People turn out for Memorial Day observances in Meadville and other communities in appreciation for the freedoms Americans enjoy, Joe Galbo has learned over the past several years.
“It’s showing respect for the ultimate sacrifice some veterans have made,” said Galbo, who chairs the Meadville Memorial Day observance which will be held in Diamond Park Monday. It’s one of many Memorial Day weekend commemorations to be held throughout the area.
Galbo hopes everyone pauses and ponders what the American flag means on a grave — especially on Memorial Day this Monday.
The theme of this year’s observance in Meadville is “50 years after the beginning of Vietnam.” It begins with a parade that ends at Diamond Park where the official observance service is held.
“Ours is not a candy pass out parade like other parades at other times of the year,” Galbo said. “It’s an observance. What’s neat about it is, it brings families to the parade and many come to the service afterward.”
This year, the traditional parade begins at a different location than in years past and takes a different route due to construction on North and Water streets.
This year’s parade steps off from the corner of Water and Willow streets at 10 a.m. It will proceed along Water Street to Popular Street and from there, turn right following Poplar Street to Market Street. It then turns onto Market Street traveling to Chestnut Street. It then turns onto Chestnut Street, following Chestnut Street up to Diamond Park.
The parade will include military units saluting the veterans.
“There are hundreds of people along the parade route — even in bad weather,” Galbo said. “The majority of them line up along the blocks of Chestnut Street to watch it.”
Meadville’s Memorial Day activities begin at 8 a.m. Monday with the Highmark Blue Cross/Blue Shield Tom McNally Memorial 5K Human Race and Citizens Fitness Walk at Diamond Park.
McNally, who died in 2008, was an avid runner and former president of French Creek Recreational Trails Inc., which developed the Ernst Trail recreational area. Proceeds from the run and fitness walk benefit French Creek Recreational Trails. Race day registration will be accepted Monday from 6:45 to 7:45 a.m. at the YMCA, 365 Chestnut St.
At 10 a.m. the parade steps off and ends at 11 a.m. at Diamond Park.
At 11 a.m. the official Memorial Day observance begins with the tolling of area church bells to honor all veterans.
Robert Franklin will serve master of ceremonies for the observance, which will include a salute to the flag by the honor guard from the Veterans of Foreign Wars Post 2006 followed by the Pledge of Allegiance and then the National Anthem sung by soloist Monica Miller.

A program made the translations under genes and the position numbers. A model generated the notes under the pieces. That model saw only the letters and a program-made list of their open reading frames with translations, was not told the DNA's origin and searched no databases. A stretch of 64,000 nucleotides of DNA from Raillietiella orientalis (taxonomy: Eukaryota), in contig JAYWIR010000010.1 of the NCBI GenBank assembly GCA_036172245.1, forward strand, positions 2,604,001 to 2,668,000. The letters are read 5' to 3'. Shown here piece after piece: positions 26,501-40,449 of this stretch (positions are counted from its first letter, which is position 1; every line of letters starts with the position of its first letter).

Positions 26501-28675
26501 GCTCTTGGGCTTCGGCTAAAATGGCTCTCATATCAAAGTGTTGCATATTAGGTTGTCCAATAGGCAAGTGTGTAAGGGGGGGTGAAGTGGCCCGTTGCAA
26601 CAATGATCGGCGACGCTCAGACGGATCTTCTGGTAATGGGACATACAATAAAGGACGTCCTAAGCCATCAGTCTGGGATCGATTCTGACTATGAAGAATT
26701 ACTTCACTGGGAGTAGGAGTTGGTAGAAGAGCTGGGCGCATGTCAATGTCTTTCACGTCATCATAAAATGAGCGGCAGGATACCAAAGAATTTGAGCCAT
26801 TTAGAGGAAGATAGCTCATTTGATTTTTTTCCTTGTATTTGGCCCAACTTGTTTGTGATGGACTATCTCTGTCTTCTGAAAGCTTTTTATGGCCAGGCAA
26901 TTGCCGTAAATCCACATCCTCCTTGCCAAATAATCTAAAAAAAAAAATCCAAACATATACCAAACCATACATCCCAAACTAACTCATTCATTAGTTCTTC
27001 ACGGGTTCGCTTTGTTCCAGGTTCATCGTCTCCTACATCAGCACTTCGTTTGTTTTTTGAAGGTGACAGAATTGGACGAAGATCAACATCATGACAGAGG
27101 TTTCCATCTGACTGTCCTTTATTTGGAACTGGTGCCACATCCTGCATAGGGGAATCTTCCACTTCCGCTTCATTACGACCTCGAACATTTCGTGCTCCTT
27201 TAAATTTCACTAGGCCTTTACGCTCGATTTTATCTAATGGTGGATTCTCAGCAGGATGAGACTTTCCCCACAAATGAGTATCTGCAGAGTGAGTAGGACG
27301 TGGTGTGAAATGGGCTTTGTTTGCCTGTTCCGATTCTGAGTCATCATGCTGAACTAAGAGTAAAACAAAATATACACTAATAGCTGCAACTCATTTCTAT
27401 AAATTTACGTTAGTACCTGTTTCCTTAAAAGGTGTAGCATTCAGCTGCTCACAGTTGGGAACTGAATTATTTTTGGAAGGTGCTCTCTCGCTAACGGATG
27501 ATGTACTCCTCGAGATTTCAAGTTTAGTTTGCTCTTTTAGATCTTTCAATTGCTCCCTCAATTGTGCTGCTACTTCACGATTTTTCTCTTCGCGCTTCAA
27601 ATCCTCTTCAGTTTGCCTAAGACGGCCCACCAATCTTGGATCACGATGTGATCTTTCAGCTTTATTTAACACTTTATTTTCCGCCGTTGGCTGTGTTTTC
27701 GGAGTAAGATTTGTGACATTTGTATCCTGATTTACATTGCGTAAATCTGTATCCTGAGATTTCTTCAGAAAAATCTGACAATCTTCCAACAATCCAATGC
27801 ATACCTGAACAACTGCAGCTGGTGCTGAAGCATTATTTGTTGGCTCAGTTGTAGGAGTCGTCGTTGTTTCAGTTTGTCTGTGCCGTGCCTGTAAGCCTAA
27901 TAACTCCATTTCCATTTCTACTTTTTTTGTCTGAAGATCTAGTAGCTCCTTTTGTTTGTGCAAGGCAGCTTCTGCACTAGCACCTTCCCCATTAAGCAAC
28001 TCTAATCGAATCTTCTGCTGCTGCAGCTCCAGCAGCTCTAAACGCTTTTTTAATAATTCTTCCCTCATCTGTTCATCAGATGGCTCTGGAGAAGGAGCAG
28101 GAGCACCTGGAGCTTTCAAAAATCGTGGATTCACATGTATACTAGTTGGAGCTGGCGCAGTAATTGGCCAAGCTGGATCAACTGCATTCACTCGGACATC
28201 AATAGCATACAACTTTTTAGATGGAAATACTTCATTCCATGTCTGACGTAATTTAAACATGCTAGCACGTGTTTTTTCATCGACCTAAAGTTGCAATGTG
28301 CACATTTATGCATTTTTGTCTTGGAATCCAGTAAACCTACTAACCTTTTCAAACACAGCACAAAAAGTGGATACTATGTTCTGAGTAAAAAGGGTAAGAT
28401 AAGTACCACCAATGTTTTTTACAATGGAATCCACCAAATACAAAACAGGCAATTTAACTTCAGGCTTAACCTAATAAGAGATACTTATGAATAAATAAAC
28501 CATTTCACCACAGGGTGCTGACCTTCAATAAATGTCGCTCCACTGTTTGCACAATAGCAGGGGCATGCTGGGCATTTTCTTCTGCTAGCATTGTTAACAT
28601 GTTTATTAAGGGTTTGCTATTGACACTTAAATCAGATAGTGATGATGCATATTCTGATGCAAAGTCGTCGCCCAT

The Gettysburg Address will be presented by Russell Bergholtz with Sydney Keller of Linesville Girl Scout Troop 31038 presenting the poem Flanders Field.
Col. Andrew Pears, a retired U.S. Air Force colonel, will be the featured speaker. He served as the deputy director of communications for the U.S. Air Force in Europe at Ramstein, Germany, his 14th assignment during his 27-year career.
A native of Meadville, Pears entered the Air Force through Officer Training School in 1985 after receiving a bachelor of science in physics from Clarion University of Pennsylvania.
Among his assignments were: 39th Mission Support Group commander at Incirlik Air Base, Turkey; chief of Director’s Action Group of the United States, 331st Recruiting Squadron commander at Maxwell-Gunter Air Force Base, Ala.; and Intelligence Functional Area Subsystems Program manager of the United States delegation to the North Atlantic Treaty Organization at Brussels, Belgium.
He commanded a group in direct support of the Global War on Terrorism and a combat communications squadron during Desert Shield/Desert Storm. He saw service in Somalia, Saudi Arabia, Kuwait, Bosnia, Kosovo, Turkey and Afghanistan.
He is married to the former Mary Louise Kupfner of Bethel Park and they have three children. He is a son of Howard and Nancy Pears, also of Meadville.
The ceremony is scheduled to end at approximately 12:05 p.m.
“We try to keep it following the same format so people can share it with their families each year,” Galbo said.
Did You Know?
Originally known as Decoration Day because the nation’s Civil War dead were honored by having their graves decorated, Memorial Day was first widely observed on May 30, 1868. It came about from a proclamation by Gen. John A. Logan of the Grand Army of the Republic, an organization of former sailors and soldiers who served in the Civil War.
In 1971, Congress declared Memorial Day a national holiday to be celebrated the last Monday in May.
Bike Parade unit forming
Meadville’s Memorial Day parade will include a bicycle parade unit this year. All ages may participate and persons are asked to decorate their bicycles, tricycles and other self-propelled wheeled vehicles, including motorized wheelchairs, patriotically. Ribbons will be awarded for participation and best patriotically decorated in 11 categories. Parade line up starts at 9:30 a.m. at Water and Willow streets.
- More information: Call Wayne Hanson at 587-3418.